Boss TU-12: The Automatic Chromatic Tuner

Eight years later, Boss released the Boss TU-12, the first automatic chromatic tuner. This bad boy was accurate to within 1/100th of a semitone, which is way better than the human ear can detect.

Chromatic vs. Non-Chromatic Tuners

You may have seen the word ‘chromatic’ on your guitar tuner and wondered what it meant. On most tuners, this is likely to be a setting. Chromatic tuners detect the pitch of the note you’re playing relative to the nearest semitone, which is helpful for those who don’t always play in standard tuning. Non-chromatic tuners, on the other hand, only show the note relative to the nearest note of the 6 available pitches (E, A, D, G, B, E) used in standard concert tuning.

Many tuners offer both chromatic and non-chromatic tuning settings, as well as specific instrument settings that take into account the different overtones produced by different instruments. So, whether you’re a beginner or a pro, you can find the right tuner for you.

Guitar Tuners: From Pitch Pipes to Pedal Tuners

Handheld Tuners

These little guys are the OG of guitar tuners. They’ve been around since 1975 and are still going strong. They’ve got a microphone and/or ¼ instrument input jack, so you can get your guitar sounding just right.

Clip-on Tuners

These lightweight tuners clip onto the headstock of your guitar and detect the frequency of vibrations produced by the guitar. They use Piezo crystals to detect changes in pressure caused by vibrations. They’re great for tuning in noisy environments and don’t use up a lot of battery power.

Soundhole Tuners

These are dedicated acoustic guitar tuners that live inside the soundhole of your guitar. They usually feature a highly visible display and simple controls, so you can quickly get your guitar in tune. Just watch out for ambient noise, as it can throw off the accuracy of the tuner.

Pedal Tuners

These pedal tuners look just like any other pedal, except they’re designed to get your guitar in tune. Just plug your guitar in with a ¼” instrument cable and you’re ready to go. Boss was the first company to introduce pedal tuners to the world, and they’ve been a hit ever since.

Smartphone Apps

Smartphones are great for tuning your guitar. Most phones can detect pitch using either an onboard microphone or by direct line. Plus, you don’t have to worry about batteries or cords. Just download the app and you’re ready to go.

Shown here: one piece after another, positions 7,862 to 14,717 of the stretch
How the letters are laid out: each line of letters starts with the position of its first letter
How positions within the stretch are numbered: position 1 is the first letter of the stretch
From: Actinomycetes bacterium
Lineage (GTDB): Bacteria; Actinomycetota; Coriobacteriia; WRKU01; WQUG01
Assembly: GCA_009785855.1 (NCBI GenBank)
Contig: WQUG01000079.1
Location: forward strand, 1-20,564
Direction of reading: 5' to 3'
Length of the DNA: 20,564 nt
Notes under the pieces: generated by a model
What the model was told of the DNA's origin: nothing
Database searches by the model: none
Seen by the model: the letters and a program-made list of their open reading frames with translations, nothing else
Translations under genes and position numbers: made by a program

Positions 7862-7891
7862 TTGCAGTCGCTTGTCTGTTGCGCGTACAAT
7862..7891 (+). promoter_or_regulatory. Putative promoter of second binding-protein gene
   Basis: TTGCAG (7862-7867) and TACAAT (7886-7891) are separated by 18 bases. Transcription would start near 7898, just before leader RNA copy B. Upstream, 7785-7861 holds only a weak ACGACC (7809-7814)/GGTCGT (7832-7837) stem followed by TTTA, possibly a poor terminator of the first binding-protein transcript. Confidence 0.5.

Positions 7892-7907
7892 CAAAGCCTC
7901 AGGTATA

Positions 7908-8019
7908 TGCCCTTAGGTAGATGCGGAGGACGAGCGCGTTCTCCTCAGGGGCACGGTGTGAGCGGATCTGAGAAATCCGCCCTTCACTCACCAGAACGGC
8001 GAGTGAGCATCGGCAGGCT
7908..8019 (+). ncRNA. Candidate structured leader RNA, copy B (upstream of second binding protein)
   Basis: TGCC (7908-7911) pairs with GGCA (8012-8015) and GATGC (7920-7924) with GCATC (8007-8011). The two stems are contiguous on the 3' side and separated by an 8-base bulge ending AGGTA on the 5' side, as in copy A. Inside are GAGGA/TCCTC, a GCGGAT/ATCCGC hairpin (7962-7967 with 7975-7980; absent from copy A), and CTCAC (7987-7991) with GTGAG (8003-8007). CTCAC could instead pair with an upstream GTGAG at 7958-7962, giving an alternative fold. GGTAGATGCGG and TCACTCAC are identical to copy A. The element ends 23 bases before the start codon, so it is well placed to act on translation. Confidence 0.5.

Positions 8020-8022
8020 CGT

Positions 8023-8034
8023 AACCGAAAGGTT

Tuning Up with Polyphonic Tuners

What is Polyphonic Tuning?

Polyphonic tuning is the latest and greatest in guitar tuning technology. It detects the pitch of each string when you strum a chord. So, you can quickly check your tuning without having to tune each string individually.

What’s the Best Polyphonic Tuner?

The TC Electronic PolyTune is the most popular polyphonic tuner out there. It offers chromatic and strobe tuning, so you can get the best of both worlds.

Why Use a Polyphonic Tuner?

Polyphonic tuners are great for quickly checking your tuning. You can strum a chord and get an instant readout of each string’s pitch. Plus, you can always fall back on the chromatic tuning option if you need to. So, it’s fast and reliable.


In conclusion, electronic tuners are a great way to accurately tune musical instruments. Whether you’re a professional musician or just a beginner, having an electronic tuner can make tuning your instrument much easier and more accurate. With a variety of options available, from pocket-sized LCD tuners to 19″ rack-mount units, there is an electronic tuner to fit everyone’s needs. Remember to take into account the type of instrument you’re tuning, as well as the accuracy you need, when choosing an electronic tuner. With the right electronic tuner, you’ll be able to tune your instrument with ease and accuracy.

I'm Joost Nusselder, the founder of Neaera and a content marketer, dad, and love trying out new equipment with guitar at the heart of my passion, and together with my team, I've been creating in-depth blog articles since 2020 to help loyal readers with recording and guitar tips.

Check me out on Youtube where I try out all of this gear: